Sunday, January 13, 2019

Winter Jazzfest, NYC 2019

By Eric J. Stern

The Winter Jazzfest is back and with it returns the old debates of “what is jazz?” or, more precisely, why call this a jazzfest? Over the years I have sometimes wondered how much of this event is really just a weeklong pub crawl featuring some occasional music. Local people I asked did not even know that there was a music festival going on. This is bad news, considering that I was at The Stone the first night of the festival when I asked this question. Comedy aside, to some extent this is a shame as there are many exceptional musical performances that have been happening over the past week.

On January 5th, I attended a pair of shows, which I will summarize quickly.

Ghost Train Orchestra Plays Moondog at SubCulture. According to the band’s website, this was the first public performance by Ghost Train Orchestra of this music. The material consists of big band arrangements of the songs of Moondog. Moondog, as you may recall, was a polymath who built instruments and worked in wide range of musical styles. He was also something of a street performer, having been known as “The Viking of 6th Avenue.” This was a fun performance by a group of exceptionally talented players including Mazz Swift, Curtis Hasselbring, Brandon Seabrook, Rob Garcia and Andy Laster. Honestly, I had no idea that this performance was happening until it was about to start, and this was a very lucky accident indeed.

Amir ElSaffar’s Rivers of Sound at the Sheen Center. A seventeen piece band with so much going on that I can’t really claim to have been able to process it all. The leader splits himself between trumpet and santur. The band is similarly divided between western instruments and those more common to Middle Eastern traditions. But there is more here than that. I get the sense that this is a group concept that will continue to expand as the composer develops these arrangements over time. English horn and oboe are not first call instruments in either tradition, and I think that their placement here demonstrates that ElSaffar is less concerned with exploring an old idiom than he is in fleshing out his own vision. It will be interesting to see where this goes.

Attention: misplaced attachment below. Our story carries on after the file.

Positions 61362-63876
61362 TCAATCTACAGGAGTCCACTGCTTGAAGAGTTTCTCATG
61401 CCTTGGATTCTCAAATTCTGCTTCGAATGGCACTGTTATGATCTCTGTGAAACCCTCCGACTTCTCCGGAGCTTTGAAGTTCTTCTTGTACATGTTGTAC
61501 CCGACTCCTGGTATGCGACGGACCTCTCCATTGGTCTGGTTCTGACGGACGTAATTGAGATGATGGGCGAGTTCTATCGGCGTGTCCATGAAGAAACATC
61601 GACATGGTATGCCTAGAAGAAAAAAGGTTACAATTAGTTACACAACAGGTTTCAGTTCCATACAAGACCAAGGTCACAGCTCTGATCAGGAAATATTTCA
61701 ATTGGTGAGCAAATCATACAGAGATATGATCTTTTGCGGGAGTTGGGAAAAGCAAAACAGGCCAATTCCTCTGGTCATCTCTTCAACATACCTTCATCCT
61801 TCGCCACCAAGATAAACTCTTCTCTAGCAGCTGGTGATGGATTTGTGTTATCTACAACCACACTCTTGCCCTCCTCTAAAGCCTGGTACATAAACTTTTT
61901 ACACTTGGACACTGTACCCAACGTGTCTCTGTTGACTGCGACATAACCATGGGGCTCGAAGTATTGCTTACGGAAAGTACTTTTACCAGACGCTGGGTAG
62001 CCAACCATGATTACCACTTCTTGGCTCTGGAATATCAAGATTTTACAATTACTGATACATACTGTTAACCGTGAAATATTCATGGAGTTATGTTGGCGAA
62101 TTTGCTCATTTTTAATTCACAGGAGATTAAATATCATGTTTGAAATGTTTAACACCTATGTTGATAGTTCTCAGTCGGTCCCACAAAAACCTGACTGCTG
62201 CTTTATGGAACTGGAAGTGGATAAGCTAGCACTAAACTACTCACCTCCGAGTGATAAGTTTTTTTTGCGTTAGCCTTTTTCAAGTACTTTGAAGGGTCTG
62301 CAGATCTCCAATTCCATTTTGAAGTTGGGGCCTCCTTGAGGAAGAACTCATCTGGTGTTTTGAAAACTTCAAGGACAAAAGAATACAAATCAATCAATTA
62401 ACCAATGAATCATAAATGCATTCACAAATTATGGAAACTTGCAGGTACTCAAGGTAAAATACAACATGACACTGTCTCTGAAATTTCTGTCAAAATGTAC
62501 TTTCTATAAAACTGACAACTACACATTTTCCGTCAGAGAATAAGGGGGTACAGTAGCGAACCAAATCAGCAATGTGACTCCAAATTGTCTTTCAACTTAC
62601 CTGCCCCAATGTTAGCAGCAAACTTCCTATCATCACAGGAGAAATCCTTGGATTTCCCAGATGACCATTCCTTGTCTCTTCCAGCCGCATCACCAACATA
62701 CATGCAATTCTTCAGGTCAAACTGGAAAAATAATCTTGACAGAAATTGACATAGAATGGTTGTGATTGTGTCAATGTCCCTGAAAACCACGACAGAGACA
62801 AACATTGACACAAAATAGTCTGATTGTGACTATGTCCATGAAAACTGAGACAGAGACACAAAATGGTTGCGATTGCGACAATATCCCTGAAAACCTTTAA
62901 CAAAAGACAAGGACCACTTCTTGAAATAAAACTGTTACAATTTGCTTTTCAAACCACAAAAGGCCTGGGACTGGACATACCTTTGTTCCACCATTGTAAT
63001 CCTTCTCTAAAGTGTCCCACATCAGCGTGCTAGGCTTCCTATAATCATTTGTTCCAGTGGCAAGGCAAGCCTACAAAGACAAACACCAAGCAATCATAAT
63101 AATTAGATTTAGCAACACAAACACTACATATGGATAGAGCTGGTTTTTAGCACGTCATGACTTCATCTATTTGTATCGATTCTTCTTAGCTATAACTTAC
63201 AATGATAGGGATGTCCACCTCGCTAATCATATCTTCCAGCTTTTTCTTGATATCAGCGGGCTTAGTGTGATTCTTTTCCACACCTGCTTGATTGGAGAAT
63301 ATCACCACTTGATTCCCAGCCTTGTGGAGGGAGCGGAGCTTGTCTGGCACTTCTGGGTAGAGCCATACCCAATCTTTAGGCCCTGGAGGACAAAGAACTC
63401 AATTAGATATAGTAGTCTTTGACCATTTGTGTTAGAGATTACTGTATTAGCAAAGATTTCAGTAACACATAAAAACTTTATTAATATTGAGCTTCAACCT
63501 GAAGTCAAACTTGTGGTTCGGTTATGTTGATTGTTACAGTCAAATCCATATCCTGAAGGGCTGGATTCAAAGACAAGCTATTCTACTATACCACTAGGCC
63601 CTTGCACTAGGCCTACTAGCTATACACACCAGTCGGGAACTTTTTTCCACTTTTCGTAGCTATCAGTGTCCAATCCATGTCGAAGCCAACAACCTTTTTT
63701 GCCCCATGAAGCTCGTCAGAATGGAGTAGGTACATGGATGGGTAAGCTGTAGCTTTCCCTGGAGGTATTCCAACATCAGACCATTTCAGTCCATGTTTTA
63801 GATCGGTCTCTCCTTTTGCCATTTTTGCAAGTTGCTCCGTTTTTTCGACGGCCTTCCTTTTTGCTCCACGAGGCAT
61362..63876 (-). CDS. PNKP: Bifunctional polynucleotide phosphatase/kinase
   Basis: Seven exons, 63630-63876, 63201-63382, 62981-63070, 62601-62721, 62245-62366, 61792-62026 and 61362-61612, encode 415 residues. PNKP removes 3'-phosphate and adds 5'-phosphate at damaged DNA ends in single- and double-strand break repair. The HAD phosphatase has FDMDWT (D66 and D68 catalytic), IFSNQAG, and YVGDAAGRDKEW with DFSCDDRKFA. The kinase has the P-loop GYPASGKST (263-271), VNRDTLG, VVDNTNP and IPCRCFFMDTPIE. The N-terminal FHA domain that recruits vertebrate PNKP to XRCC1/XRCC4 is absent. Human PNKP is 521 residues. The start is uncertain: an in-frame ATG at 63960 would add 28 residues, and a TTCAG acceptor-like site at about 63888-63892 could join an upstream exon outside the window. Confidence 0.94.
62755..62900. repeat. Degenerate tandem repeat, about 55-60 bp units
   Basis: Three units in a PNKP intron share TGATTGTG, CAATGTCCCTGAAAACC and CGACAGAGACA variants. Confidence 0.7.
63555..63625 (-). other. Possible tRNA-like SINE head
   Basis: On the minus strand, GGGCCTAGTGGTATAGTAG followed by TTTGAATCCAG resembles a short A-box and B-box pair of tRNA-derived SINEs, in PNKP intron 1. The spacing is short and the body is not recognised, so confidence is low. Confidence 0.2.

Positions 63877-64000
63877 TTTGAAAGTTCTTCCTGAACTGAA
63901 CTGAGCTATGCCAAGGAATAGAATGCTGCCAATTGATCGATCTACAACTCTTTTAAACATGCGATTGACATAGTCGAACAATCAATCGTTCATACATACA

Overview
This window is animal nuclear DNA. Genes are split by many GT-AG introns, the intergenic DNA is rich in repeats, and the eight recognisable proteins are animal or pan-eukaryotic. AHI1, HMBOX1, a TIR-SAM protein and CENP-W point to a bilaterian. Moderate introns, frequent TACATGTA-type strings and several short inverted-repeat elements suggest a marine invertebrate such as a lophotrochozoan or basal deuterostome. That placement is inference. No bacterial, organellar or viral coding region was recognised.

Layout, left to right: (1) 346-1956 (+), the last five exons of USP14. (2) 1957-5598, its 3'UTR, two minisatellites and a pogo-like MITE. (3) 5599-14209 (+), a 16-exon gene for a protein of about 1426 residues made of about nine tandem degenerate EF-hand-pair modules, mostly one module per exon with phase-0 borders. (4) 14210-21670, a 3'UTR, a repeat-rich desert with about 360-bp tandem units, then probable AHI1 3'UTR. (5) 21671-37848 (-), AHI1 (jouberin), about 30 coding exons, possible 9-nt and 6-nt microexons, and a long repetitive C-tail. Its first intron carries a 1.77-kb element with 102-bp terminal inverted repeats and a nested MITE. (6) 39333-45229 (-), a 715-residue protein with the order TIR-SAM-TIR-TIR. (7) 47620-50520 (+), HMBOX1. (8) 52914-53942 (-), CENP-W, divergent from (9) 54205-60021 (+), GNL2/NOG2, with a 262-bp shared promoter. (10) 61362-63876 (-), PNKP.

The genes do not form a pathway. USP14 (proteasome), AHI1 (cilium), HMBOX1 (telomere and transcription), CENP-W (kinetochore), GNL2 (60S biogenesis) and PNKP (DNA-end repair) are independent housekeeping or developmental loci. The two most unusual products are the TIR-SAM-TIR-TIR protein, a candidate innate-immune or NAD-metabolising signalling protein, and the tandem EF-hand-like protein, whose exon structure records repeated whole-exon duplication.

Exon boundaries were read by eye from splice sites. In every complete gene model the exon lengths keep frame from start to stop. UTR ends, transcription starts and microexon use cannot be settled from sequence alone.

Often, when I discuss music with knowledgeable friends, we will use the band members’ names as a shorthand to express what was on offer. Knowing, for example, that this band included Miles Okazaki, Dan Weiss and Aru├ín Ortiz may give you some ideas, but in this case that probably is not as helpful as it normally might be. Here the musicians’ abilities are subsumed into the needs of the arrangements, and the music is an expression of ElSaffar’s unique soundscapes.

Ben Goldberg’s Unfold Ordinary Mind at NuBlu on January 7, 2019. As Ben Goldberg pointed out early in his set at NuBlu on Monday night, part of the rationale behind this band is to incorporate his work with the contra-alto clarinet. In this context the contra-alto clarinet functions to undertake the duties normally performed by the bass. The result forces the listener to ask questions about the way a rhythm player works in the context of this band. Unfortunately, the trade-off is you do lose the opportunity to hear the leader as soloist.

In recent months, I have had the good fortune of getting to see Goldberg frequently and that has meant watching him seek out opportunities for the less common members of the clarinet family. One example was a pairing he did with Kurt Knuffke. Sadly, my trainspotting is not good enough for me to remember exactly which horns were paired on that date. I have also seen his recent Steve Lacy project where he has taken the opportunity to consider the use of intervals. You can see how Goldberg’s methodical approach informs all of his projects.

Assisting Goldberg here was an all-star band which included two tenor sax players, Donny McCaslin and John Ellis, guitarist Nels Cline, and drummer Ches Smith. The band played several compositions from the 2012 recording from which the group takes its name. The compositions had a strong element of swing, and the energy level stayed high throughout the performance.

Cline’s playing was of particular interest as he showed his enormous range of ideas for the electric guitar. Even for someone as reliably diverse in his playing as he is, his performance covered so many different aspects of what he does as to act almost like a career retrospective. It was a staggeringly impressive display. Each musician in Monday’s set displayed their incredible talent and versatility. Even a cursory listen to what Ches Smith was doing prompts the listener to reckon with the immensity of his skills. The pleasure of just getting to hear these two sax players, McCaslin and Ellis, to trade off a bit was itself enough to have made the evening worthwhile. Going back to my earlier comment, in this case knowing which players were involved definitely enables the would-be listener to get a sense of what the performance was like, as each player infused the music with his personality. 

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After coming to New York City in 1983, Eric Stern has practiced law by day and followed the improv music scene by night. He presently coordinates the House of Improv which organizes monthly performances.

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